tempt on the part of the Russian naval
commandant to win out? to-the open sea.
The Russian squadron-that moved oflt on
Saturday consisted of one battleship, four
cruisers, two gunboats and seven do-:
stroyers, among tho vessels being four
which, had been declared destroyed during
the recent fighting. They came Into touch
with Admiral Togo's third squadron,
which consisted of ? two : first-class and
four second-class jcruisers. nine milis out?
side of the harbor entrance, and tho hos?
tilities were opened by Lie Bayan, which
fired? several ?hots at long range wlthoiu
doing any damage. Long range -lighting
followed, but neither eld? displayed any
great desire to come to close- quarters,
and Anally the Russians returned to port,
by the way they had come. Judging from
the course taken by the Russian*, their
intention in coming out was not to escape
to sea. but rather to shell the rear of tho
Japanese column advancing on Port .Ar?
thur.
? The three Japanese : armies that are
opposing General Kuropatkin have now
emerged from the. mountainous country
through which they have been hitherto
marching, and unless driven back will
henceforth operate on tho plains of the
Llau River. By marching one hundred,
miles from Klu Leng Cheng and captur?
ing Motten Ling and Talln, the second
army reached by the\flrst of this month
positions looking down on Llao Yang,
from which they could menace the rail?
way connections of the Russians. In the
meantime the second army; under General
Oku, had advanced 115 miles from Hal
Chow and captured Kal'Plng, no that by
July 9th it was strotched acrqs? the coun?
try from. Tashlhchlao to a point close to
Yin Kow. The third afmy, under General
Nozu, had pushed on ?eighty miles from
Taku Shan and forced Ithe Russians from
their positions In the \ hills beyond Hal
Cheng.
W|th the Japanese on the plains, In?
terest rmjst now center on.'the operations
of the Russian cavalry, which will have, a
much bettor opportunity -to- strike. Tho
Cossacks may be depended on to keep the
Japanese cavalry busy, and. further re?
ports from the front will be eagerly
awaited.
MUST RETIRE.
Officer of the General Staff Says
Kuropatkin Cannot Hold
New Chwang? t
(By Associated Press.)
ST. PETERSBURG, ' July 13,-Colonel
Novltsky, of the general staff, In an in
lehvlew to-d?y said: ' ???
"The result of the loss j)f Kai Chou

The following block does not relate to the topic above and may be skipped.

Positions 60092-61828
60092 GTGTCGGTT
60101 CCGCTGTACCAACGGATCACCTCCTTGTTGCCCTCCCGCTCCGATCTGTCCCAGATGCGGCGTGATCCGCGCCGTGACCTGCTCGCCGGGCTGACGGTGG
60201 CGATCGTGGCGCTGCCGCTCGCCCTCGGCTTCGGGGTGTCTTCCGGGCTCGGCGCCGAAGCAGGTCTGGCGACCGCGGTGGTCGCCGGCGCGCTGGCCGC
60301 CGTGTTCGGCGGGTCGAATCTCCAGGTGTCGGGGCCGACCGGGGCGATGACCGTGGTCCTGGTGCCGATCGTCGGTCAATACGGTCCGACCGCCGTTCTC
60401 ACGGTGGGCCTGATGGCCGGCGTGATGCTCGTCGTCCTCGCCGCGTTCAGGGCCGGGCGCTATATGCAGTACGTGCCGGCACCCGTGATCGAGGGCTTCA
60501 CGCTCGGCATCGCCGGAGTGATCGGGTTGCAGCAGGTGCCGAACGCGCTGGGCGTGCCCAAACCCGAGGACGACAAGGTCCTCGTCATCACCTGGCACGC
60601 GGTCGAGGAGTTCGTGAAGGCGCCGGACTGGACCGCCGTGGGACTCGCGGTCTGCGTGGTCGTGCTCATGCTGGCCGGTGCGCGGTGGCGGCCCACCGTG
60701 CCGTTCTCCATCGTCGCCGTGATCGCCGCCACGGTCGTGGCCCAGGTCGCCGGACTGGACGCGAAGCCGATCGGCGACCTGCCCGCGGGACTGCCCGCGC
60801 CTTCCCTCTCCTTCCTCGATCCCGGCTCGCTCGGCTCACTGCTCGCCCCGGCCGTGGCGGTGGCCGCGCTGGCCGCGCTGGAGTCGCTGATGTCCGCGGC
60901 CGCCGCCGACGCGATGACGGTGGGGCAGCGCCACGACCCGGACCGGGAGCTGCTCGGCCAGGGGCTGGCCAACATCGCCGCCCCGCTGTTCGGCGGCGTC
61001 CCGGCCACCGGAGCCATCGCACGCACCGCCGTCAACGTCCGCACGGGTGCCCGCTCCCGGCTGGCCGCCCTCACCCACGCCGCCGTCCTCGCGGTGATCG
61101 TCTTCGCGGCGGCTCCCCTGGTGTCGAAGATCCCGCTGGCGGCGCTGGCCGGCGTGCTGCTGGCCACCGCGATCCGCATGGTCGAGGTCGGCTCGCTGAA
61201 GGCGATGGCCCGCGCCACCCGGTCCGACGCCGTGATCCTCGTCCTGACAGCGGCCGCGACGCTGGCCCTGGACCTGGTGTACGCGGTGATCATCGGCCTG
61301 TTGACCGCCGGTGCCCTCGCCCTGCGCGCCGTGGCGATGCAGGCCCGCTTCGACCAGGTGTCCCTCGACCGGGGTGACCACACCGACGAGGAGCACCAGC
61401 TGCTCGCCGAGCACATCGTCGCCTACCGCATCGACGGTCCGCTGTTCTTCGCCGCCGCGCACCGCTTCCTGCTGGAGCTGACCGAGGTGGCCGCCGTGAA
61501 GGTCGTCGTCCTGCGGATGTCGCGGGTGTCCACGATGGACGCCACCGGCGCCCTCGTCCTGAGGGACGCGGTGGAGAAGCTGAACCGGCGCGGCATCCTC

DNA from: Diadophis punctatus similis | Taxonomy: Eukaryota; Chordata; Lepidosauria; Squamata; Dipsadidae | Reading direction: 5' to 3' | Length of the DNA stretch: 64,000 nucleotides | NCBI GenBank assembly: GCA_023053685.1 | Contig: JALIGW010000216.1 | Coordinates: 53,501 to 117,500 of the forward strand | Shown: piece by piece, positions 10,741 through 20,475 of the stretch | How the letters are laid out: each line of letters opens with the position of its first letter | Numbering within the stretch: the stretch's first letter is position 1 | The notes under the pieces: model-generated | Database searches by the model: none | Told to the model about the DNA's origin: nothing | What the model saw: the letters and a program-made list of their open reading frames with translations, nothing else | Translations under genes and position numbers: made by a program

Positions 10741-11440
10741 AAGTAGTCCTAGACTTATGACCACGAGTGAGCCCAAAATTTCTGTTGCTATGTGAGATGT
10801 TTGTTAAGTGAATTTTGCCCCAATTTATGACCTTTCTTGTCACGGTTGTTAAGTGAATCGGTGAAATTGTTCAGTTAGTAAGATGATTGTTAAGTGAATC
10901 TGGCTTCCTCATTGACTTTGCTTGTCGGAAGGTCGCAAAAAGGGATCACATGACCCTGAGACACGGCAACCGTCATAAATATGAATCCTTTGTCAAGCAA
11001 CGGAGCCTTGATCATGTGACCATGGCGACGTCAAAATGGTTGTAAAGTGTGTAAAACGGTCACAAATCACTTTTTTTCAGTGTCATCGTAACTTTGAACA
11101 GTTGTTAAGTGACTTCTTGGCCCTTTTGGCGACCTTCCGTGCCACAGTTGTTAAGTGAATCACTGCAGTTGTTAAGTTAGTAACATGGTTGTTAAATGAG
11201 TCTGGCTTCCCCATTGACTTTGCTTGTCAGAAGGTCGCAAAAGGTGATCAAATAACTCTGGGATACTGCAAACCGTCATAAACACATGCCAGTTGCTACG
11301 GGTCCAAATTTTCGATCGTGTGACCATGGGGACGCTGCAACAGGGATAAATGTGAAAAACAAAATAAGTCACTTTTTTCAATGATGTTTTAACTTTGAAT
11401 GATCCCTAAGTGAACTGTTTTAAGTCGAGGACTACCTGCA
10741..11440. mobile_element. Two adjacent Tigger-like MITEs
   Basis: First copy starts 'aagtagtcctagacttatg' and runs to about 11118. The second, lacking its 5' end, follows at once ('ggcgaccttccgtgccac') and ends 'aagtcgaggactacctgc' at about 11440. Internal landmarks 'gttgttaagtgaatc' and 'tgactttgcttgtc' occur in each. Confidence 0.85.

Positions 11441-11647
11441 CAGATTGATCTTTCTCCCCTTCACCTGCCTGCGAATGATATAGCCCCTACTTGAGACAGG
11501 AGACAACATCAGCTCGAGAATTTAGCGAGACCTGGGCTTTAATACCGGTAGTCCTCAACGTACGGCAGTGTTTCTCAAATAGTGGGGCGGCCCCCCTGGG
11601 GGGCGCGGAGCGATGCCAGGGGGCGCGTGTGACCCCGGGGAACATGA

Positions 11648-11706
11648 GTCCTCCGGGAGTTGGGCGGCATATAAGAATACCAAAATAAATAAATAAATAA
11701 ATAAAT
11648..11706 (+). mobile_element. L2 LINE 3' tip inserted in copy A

will probably be tho evacuation of New
Chwang. General Kuropatkln's position
is more -, dinicu t that that which con?
fronted: Lord Roberts in South Africa, at
is a* Jf Lord Roberts,received his tuip
' plies via. Constantinople, Carlo and Con?
trai Africa. It will be a long time be?
fore General Kuropatkin will have enough
supplies and men to assume the offensive.
In the meanwhile he will have to tight
rear-guard action?, perhaps glv ng up
Important positions. like New Chwang,
which are of vastly more consequence
than Kai Chou.'1
Shelled East Coast.
. (By Afifltr.latod press.) ; .'.--",-..
CHE FOO, July 12,-It I? reported that
live Russian cruisers and several torpedp
boats left/ Port Arthur at 8 o'qlock on
Saturday morning, last, and shelled the
enemy's coast,? returning undamaged at
6 o'clock in the evening, It is believed
they- encountered Admiral Ttjjo's ships
and were forced to return.
, A junk,, which arrived here this morn
Jng, reports Jiearlpg two terrino ex-|
p(osjons\ at Pqrt Arthur^ yesterday.
Attacked Guardship.
(By Associate.?} Press.)
TOICIO, July 12, (no(fn)-Admiral Togo
reports that at midnight, July 11, torpedo
boats approachod Mie boomrwhfch blocks,
tho entrance to Port Arthur harbor and
attacked the guardship, Diana, wijh tor
podooe. Tho result has pot bean as?
certained. The Japanese returned lin?
da muged. .y
Old Officers Re-Elected,
' The .Central Trades upd L?oor .'Council
met last night at Etlett'a Hall -and elee cd
officers for Jhe ensuing ?ear. Uio election
resulting in the reti<tlon?o# the old ciu?
ciale, as follows; John M. Ryull. .?>'???
dent; J. O,? Harris, vice-president: ,>v. ??
Mullen, recording and corresponding ecc.
retarvi Josepjli Portsch, financial seore,
tery; John P. Powell, treasurer,! f. \?,
RuU, sengeant-at-armt. ? , ,
A number of new delegate? from various
local?were Introduced and installe? ss
members. The council is In a very healthy
condition. financially . and In morale
HOTEL MEN
WILL MEET
Gathering To-morrow at Na?
tural Bridge of Virginia's
Innkeepers.
NIGHT FOUND THEM HERE
Visitors About the Hotel Lob?
bies Include Well Known
People.
. The hotel men of Richmond will leay?
the city to-day or to-enorrtfrvl for th?
Natural Brldgo to .attend the annual
meeting of, tho Virginia Hotel Men'? As?
sociation, which will bo the guest? of Mr.
Paxton, of that reeort. Tho proprietor?
generally will go, leaving their ?ubordl?
?nates to look after the business for a day,
or two, whUa^hey enjoy the fresh air,